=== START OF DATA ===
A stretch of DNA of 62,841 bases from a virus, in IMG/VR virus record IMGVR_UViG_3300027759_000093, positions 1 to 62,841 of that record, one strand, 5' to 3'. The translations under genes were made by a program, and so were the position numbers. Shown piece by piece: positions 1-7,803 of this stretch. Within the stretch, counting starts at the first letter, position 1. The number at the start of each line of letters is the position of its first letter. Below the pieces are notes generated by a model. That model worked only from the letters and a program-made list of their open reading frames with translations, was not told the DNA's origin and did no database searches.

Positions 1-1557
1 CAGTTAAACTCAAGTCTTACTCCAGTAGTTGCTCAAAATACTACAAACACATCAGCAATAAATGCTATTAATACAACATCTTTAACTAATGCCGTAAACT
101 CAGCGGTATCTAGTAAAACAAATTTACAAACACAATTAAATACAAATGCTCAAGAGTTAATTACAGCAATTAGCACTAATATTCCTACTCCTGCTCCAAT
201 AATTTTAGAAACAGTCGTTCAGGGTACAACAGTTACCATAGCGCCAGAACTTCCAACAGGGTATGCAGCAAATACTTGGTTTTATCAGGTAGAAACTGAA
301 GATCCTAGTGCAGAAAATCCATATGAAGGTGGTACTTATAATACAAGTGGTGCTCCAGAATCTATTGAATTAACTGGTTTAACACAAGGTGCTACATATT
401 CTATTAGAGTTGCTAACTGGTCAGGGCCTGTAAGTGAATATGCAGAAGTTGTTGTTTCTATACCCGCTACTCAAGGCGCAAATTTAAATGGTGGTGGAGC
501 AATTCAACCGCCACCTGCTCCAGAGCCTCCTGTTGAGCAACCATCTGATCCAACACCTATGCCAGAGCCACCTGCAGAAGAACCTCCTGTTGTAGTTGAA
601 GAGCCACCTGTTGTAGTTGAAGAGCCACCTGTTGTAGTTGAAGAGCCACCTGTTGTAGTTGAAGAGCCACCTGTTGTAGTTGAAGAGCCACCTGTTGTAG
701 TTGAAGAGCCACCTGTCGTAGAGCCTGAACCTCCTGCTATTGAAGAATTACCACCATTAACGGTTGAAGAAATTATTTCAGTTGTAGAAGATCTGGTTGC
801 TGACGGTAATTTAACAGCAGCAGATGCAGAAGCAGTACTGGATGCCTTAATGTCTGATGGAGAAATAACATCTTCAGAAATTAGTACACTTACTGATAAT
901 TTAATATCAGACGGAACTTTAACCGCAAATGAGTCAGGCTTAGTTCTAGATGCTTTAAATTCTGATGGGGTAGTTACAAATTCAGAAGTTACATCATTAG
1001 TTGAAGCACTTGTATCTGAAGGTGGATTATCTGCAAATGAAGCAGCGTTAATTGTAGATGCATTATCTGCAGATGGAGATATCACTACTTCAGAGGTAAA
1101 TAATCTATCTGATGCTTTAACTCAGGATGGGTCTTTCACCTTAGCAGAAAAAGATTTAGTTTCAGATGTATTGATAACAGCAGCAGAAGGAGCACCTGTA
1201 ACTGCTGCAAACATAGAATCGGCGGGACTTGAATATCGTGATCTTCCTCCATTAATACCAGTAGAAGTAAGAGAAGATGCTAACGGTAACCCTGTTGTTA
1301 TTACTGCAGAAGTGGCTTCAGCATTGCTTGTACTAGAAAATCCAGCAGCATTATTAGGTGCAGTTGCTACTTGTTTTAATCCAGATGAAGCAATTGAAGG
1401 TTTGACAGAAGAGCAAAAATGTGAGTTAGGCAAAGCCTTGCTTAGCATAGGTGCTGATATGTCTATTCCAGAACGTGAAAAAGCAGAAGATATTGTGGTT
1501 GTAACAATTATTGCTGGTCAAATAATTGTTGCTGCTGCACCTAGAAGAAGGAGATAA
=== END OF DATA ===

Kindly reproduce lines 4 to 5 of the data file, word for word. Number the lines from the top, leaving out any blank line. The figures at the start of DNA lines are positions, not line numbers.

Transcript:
101 CAGCGGTATCTAGTAAAACAAATTTACAAACACAATTAAATACAAATGCTCAAGAGTTAATTACAGCAATTAGCACTAATATTCCTACTCCTGCTCCAAT
201 AATTTTAGAAACAGTCGTTCAGGGTACAACAGTTACCATAGCGCCAGAACTTCCAACAGGGTATGCAGCAAATACTTGGTTTTATCAGGTAGAAACTGAA